By Andrea Tilche & Antonello Nociti
An urgent appeal from Pope Francis and as described by others, “an urgent call to action to protect the earth and its inhabitants from ruin” addressed to “every person living on this planet” for an inclusive dialogue about shaping the future of our planet. The Holy Father calls the Church and the world to acknowledge the urgency of our environmental challenges and to join him in embarking on a new path.
While the world seeks to analyze Pope Francis’ encyclical and place it into a political framework, it would be much more beneficial to read it and simply seek ways to live it in our everyday lives.
As Philip Kosloski puts it: “Pope Francis, being a professional “bridge-builder” (Pontifex), gives us the opportunity to bridge yet another chasm that has developed in our fallen human world. With the rise of the technological age, we have distanced ourselves from nature and proudly profess how we have become its “master.” Pope Francis recognized the dangers of this type of world-view and wrote “Laudato Sì” to teach us a more human approach to our God-given task of earthly stewardship.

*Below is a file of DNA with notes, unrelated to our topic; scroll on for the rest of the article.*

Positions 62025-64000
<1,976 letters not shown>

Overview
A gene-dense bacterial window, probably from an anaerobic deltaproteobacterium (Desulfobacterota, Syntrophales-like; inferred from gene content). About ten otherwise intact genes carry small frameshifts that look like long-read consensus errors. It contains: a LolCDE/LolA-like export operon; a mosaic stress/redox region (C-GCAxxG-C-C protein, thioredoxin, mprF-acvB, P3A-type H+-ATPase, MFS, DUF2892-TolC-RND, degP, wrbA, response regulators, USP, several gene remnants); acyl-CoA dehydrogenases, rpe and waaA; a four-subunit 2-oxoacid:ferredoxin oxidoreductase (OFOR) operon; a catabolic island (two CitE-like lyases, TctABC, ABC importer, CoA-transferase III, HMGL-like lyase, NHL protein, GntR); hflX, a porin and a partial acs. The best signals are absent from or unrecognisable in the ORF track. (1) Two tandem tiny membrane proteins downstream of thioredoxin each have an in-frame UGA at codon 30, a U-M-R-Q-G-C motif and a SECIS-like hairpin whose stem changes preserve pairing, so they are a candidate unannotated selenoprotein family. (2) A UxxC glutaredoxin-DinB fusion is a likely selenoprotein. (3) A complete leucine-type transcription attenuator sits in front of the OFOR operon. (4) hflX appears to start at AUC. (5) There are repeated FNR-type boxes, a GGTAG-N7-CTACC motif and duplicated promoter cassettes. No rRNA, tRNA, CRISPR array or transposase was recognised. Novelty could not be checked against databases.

Laudato Sì addresses the subject of the protection of the environment, “the care of our common home”. This rich and complex document analyses the causes of today’s ecological challenges, acknowledging the scientific consensus but adding an original analysis of the social, cultural, ethical and spiritual dimensions that are associated with the degradation of the environment. The Pope’s vision is that the ecological crisis is ultimately linked to a crisis of values, a spiritual void that permeates today’s technocratic society. What makes this document particularly innovative is the Pope’s appeal to action that, acknowledging the urgency and the immensity of the challenges we face, sees also its beauty, being a unique occasion for humankind to show what it is capable of doing, and that is capable of taking responsibility. This positive narrative has the potential to mobilize people and governments towards a joint action that cannot however be limited to technological fixes, but should be broadened to consider new development models capable of addressing the deep roots of this crisis.